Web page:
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No Dancing with the Stars in spring 2019, but don’t blame its most-recent winner

No Dancing with the Stars in spring 2019, but don’t blame its most-recent winner
Eventual Dancing with the Stars season 27 winner Bobby Bones with his professional partner Sharna Burgess during country night. (Photo by Eric McCandless/ABC)

ABC released its spring schedule yesterday, and there was a conspicuous absence: Dancing with the Stars will not have a season this spring, not even a shortened season like the all-athlete version that aired in 2018.

Why is Dancing with the Stars 28 not going to air? Is it because of fan backlash over the most-recent winner? Most likely not.

Some are blaming this on the winner of Dancing with the Stars season 27, Bobby Bones, who also happens to be American Idol’s mentor, i.e. he was product placement, and not a great dancer, <insert typical complaint about a reality show talent competition winner here>.

That he won freaked out people who forgot that Dancing with the Stars is a popularity contest, not an objective competition.

That’s actually the way the show is structured: the audience has considerably more power than the judges, thanks to the way scoring works. (Read more here.)

So why is the show skipping the spring?

The most obvious reason is another show that performed better for ABC last spring: American Idol. Between other midseason shows and continuing reality series including Shark Tank, ABC doesn’t have a lot of real estate.

American Idol is returning March 3, airing Sundays from 8 to 10, with Shark Tank following it at 10.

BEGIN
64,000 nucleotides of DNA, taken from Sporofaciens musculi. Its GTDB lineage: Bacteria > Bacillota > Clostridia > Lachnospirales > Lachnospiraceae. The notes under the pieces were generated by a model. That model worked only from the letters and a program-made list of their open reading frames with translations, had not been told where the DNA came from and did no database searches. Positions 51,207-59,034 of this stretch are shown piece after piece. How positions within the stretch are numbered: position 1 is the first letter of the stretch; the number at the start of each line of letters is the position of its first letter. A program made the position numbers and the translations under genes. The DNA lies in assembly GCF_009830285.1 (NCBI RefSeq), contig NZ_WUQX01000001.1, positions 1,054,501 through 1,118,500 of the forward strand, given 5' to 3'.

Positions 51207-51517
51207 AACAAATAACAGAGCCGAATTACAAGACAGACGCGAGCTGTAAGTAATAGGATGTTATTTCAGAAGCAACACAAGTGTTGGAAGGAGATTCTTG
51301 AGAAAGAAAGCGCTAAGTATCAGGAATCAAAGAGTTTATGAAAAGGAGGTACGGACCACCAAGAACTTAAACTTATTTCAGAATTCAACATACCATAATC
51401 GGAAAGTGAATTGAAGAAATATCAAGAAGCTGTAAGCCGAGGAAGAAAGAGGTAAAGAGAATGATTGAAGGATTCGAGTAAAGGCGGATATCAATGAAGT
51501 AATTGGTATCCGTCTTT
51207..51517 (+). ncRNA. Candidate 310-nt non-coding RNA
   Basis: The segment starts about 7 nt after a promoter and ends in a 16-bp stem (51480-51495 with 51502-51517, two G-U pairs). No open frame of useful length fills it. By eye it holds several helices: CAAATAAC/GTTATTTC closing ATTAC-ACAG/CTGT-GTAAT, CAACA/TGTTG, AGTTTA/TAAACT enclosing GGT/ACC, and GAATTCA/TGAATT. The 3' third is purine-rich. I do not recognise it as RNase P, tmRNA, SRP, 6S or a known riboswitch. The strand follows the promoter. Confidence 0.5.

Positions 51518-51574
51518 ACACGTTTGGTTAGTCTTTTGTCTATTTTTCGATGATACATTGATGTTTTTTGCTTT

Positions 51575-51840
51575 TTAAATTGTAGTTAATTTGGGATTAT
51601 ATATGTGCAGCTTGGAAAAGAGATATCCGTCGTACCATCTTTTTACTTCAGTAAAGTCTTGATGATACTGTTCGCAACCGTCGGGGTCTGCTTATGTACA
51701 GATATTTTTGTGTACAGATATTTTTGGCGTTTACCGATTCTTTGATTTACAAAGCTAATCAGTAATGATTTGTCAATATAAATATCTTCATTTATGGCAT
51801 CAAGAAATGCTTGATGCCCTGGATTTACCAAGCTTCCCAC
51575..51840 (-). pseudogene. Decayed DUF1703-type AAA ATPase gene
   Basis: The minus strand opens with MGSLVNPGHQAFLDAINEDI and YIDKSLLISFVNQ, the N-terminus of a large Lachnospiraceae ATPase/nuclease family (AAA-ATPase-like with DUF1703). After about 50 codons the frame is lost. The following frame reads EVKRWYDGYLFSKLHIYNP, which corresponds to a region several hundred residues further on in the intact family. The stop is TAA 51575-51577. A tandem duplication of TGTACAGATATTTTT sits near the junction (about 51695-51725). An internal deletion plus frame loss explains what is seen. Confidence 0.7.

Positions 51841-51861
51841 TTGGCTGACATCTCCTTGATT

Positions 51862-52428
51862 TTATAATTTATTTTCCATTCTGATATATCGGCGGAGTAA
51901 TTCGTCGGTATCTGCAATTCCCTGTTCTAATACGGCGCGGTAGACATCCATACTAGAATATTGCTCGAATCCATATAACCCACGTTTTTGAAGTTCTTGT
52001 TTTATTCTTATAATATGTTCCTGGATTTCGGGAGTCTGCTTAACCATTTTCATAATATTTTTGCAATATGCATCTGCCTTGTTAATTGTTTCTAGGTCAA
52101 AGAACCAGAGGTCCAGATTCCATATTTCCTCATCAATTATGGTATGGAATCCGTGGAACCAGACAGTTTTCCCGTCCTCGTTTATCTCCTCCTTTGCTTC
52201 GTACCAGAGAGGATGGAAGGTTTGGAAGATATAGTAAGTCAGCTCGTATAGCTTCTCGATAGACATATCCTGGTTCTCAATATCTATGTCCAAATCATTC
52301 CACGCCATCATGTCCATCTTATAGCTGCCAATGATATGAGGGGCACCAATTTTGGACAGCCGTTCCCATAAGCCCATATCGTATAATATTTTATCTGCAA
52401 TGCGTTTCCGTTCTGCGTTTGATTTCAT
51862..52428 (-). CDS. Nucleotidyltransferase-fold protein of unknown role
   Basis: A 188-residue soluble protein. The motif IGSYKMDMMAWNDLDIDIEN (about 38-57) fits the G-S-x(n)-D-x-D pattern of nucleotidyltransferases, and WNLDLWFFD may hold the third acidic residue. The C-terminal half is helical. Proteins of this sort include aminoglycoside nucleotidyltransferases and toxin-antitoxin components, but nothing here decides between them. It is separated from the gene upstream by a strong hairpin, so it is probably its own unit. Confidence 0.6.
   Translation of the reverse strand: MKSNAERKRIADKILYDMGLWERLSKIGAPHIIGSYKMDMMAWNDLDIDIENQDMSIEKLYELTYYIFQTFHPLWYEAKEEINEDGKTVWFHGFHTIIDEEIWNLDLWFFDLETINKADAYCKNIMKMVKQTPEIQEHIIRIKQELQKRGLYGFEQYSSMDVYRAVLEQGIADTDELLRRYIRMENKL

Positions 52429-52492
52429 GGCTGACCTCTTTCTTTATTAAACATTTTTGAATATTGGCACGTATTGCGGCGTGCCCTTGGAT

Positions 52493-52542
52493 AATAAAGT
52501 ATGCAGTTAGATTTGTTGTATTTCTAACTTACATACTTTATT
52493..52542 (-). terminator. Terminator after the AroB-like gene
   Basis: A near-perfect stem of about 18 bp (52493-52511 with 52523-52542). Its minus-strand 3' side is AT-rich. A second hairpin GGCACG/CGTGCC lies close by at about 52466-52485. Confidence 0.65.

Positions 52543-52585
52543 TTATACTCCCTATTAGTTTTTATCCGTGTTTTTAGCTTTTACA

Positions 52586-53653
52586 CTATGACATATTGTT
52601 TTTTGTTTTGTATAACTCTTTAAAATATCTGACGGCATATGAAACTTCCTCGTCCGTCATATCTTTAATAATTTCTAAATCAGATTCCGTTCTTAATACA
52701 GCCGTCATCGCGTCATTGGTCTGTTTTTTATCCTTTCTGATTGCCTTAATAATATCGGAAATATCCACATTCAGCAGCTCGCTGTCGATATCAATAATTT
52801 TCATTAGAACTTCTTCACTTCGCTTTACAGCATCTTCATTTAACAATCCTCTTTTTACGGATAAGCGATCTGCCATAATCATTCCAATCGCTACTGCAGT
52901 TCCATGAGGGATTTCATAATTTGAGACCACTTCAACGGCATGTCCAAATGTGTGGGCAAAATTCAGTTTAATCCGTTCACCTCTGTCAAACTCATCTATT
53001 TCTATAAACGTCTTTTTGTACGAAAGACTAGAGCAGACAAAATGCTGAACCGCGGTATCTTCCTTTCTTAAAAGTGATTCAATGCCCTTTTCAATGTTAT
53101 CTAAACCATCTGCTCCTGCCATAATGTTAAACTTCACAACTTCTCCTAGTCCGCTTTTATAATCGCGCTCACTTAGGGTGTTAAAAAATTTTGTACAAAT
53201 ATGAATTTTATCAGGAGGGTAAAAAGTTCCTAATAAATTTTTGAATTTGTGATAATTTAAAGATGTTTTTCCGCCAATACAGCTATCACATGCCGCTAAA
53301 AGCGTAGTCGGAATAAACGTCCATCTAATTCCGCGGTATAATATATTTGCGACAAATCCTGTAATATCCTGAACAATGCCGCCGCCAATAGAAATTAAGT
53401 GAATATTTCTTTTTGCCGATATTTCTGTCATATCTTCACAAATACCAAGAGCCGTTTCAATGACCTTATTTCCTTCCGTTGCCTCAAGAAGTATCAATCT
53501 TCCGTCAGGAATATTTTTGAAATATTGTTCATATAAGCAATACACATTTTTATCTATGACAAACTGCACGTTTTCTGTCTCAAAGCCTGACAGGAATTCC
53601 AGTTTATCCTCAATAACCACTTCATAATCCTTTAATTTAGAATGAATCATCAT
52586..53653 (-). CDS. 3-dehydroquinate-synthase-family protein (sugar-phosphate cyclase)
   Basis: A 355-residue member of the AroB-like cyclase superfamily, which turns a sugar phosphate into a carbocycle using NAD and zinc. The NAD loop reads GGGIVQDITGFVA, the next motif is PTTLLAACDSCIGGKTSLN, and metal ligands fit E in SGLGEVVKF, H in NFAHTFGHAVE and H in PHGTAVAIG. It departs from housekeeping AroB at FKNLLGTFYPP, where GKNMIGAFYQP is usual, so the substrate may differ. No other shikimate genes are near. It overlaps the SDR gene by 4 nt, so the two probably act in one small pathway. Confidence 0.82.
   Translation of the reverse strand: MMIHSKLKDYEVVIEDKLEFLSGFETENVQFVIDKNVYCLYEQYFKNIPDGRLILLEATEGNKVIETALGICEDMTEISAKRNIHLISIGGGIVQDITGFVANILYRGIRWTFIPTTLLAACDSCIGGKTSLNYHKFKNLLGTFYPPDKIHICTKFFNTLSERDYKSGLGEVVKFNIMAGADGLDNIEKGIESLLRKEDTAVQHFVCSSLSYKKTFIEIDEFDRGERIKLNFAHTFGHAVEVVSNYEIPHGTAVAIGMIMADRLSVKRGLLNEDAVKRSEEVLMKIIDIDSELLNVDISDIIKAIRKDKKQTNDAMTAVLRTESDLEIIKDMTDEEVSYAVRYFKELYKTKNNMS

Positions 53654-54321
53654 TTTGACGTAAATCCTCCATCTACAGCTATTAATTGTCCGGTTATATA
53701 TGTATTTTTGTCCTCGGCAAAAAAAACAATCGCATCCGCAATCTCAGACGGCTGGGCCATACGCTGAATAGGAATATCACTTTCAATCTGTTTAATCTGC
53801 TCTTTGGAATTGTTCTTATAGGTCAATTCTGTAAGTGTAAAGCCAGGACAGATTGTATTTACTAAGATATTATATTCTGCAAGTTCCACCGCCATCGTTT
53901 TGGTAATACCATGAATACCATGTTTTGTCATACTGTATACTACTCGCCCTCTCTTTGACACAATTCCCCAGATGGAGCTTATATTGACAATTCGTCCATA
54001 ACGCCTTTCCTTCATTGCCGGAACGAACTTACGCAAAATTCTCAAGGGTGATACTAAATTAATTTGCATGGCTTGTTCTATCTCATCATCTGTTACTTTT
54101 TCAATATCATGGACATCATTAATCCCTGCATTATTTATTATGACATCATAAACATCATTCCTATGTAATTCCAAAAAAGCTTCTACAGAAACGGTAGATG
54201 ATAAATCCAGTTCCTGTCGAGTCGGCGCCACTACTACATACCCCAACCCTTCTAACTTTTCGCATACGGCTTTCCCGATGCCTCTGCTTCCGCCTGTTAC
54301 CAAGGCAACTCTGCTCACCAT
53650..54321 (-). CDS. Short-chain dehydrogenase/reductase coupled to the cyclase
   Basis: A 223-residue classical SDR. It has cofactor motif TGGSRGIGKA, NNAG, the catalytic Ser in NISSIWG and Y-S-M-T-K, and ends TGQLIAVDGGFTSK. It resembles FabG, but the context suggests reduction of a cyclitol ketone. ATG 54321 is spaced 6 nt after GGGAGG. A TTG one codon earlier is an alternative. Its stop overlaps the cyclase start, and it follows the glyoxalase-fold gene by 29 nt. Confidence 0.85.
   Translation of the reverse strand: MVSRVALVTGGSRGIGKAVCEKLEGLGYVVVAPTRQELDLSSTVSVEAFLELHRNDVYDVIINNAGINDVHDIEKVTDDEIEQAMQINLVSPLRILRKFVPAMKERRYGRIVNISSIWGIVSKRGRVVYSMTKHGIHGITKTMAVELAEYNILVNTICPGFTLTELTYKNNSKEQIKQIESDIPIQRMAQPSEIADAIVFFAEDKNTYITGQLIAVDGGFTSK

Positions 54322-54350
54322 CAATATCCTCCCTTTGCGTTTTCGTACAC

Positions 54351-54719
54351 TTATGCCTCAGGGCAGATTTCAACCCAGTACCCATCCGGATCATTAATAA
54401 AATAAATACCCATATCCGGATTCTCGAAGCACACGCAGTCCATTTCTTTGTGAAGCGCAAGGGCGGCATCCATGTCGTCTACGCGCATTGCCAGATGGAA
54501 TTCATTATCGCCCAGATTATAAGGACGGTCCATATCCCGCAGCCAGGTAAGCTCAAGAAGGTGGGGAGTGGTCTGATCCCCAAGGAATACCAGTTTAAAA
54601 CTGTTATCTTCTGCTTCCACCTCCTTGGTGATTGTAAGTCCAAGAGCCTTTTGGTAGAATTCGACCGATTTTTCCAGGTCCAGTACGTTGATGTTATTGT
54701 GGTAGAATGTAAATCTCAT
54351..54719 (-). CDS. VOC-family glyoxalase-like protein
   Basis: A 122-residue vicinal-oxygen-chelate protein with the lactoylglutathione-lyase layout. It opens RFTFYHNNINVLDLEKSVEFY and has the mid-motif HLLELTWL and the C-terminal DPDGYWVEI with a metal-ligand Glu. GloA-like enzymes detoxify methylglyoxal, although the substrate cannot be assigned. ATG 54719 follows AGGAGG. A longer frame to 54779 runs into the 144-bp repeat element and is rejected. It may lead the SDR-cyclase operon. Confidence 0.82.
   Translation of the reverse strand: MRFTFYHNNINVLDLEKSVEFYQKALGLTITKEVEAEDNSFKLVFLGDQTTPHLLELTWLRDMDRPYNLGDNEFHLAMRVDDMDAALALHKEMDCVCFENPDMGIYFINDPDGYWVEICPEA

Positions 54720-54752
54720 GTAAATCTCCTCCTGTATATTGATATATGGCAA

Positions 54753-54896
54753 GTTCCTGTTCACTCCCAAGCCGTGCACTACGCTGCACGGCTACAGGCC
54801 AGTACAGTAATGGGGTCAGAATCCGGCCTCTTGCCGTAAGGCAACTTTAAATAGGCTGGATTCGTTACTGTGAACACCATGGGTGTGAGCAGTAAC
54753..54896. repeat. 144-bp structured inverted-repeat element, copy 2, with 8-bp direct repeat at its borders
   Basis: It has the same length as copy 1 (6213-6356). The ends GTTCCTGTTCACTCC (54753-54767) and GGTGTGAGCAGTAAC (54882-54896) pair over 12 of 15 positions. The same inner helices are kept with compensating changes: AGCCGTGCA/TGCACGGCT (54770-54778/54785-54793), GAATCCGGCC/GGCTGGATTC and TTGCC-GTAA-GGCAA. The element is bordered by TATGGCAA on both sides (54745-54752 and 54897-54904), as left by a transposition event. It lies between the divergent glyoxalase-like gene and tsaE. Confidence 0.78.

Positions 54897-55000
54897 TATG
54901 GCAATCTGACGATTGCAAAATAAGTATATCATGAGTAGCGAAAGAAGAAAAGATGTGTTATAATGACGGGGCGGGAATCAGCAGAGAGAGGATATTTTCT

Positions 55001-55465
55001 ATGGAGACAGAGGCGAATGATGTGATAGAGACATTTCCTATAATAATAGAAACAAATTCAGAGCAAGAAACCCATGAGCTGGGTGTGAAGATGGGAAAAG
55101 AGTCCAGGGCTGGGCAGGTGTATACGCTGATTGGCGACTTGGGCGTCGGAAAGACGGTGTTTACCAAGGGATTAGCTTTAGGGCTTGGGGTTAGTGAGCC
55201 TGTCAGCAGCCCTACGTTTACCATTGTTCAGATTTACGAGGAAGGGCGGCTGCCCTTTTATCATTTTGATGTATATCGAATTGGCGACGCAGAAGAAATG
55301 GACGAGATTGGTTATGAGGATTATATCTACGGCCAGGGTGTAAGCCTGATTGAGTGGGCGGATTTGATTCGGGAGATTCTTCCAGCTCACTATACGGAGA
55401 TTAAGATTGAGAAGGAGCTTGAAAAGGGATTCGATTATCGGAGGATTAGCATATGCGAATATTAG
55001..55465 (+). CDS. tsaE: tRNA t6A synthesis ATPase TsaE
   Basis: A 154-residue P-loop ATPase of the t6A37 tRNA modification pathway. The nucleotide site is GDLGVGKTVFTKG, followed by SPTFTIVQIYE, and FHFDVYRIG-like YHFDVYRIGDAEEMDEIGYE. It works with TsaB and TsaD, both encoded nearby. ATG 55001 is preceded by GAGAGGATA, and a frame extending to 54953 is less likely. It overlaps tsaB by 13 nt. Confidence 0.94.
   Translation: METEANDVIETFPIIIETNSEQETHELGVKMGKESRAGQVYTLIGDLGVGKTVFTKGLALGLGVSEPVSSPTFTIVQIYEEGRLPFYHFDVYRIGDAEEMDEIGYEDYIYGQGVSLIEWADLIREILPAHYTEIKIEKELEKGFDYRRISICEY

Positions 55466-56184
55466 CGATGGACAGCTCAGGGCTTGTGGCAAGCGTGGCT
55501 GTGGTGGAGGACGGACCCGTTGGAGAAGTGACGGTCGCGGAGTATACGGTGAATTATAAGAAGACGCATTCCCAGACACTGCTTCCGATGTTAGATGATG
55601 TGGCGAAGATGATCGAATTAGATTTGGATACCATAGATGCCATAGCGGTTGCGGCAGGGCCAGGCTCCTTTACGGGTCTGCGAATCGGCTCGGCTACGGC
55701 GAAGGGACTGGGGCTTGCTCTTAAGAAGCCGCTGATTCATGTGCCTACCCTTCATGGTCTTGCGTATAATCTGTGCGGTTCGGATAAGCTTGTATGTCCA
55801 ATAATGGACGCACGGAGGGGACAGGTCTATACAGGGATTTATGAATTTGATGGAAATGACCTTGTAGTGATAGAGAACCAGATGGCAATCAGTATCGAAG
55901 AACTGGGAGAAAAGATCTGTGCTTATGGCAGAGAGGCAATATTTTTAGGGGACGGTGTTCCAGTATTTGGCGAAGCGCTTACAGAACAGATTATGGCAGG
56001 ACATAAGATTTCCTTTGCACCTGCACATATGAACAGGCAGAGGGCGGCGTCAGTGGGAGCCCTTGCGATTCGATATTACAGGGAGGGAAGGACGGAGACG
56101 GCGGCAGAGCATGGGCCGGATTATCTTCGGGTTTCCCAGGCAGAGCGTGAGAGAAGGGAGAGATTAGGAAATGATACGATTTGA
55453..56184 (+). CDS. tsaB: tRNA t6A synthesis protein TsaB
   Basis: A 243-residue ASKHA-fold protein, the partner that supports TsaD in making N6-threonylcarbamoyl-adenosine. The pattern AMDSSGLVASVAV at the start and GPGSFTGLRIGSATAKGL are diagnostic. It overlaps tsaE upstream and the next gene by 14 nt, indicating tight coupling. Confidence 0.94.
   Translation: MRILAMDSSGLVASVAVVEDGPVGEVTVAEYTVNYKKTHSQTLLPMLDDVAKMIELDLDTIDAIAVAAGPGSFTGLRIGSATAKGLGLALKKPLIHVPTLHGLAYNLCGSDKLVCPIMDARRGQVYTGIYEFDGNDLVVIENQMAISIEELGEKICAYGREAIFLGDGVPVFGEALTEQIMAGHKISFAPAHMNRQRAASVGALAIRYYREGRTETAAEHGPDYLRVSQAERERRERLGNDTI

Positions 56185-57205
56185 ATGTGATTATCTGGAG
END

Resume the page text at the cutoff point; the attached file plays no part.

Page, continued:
Idol is taking up two hours on Sundays and eventually taking The Bachelor’s timeslot on Mondays, starting March 18.

DWTS: two seasons a year for 11 years

DWTS Shark Tank Robert Herjavec and Kym Johnson
Dancing with the Stars host Tom Bergeron, Kym Johnson, and her partner, Shark Tank star Robert Herjavec. (Photo by Adam Taylor/ABC)

Dancing with the Stars, an adaptation of the BBC’s Strictly Come Dancing, debuted in the summer of 2005. It’s next season aired in the spring of 2006.

Every season since then, it’s aired a season in the fall, debuting in September, and a season in the spring, typically debuting in March.

If it was a huge ratings juggernaut, ABC probably would have found room for it. A clear sign that ABC didn’t really need it was the abbreviated season last spring, which felt more like an afterthought than an event.

Dancing’s ratings have been steadily declining, but so have the ratings for nearly all broadcast shows.

During premiere week, Survivor David vs. Goliath stayed pretty consistent with its ratings last year, but both NBC’s “The Voice and Dancing With the Stars each lost at least a quarter of their young adult audience,” Joe Adalian reported in Vulture.

Still, the week of its finale, Thanksgiving week, the show was in the top 20, both in terms of overall viewers and younger viewers.

So it’s a solid performer, but not one that ABC desperately needs. Expect it to return in the fall.

DWTS will return this year

Update, March 11, 2019, 7 p.m.

ABC Entertainment president Karey Burke at the Television Critics Association winter press tour 2019
ABC Entertainment president Karey Burke at the Television Critics Association winter press tour 2019. (Photo by Image Group LA/ABC)

The Dancing with the Stars spring edition typically premieres in mid-March, after The Bachelor finale. Obviously, that won’t happen this year.

As I wrote in December, it will return in the fall, and that was confirmed about a month after this story was written.

At the Television Critics Association winter press tour earlier in January, new ABC entertainment president Karey Burke said the show will be back:

“I can confirm that it will definitely be returning in the fall. And that decision was made before I got here about the I get to say that a lot today. I’ve only been here two months. But I actually was not a part of that decision.”

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About the author

  • Andy Dehnart

    Andy Dehnart is the creator of reality blurred and a writer and teacher who obsessively and critically covers reality TV and unscripted entertainment, focusing on how it’s made and what it means.

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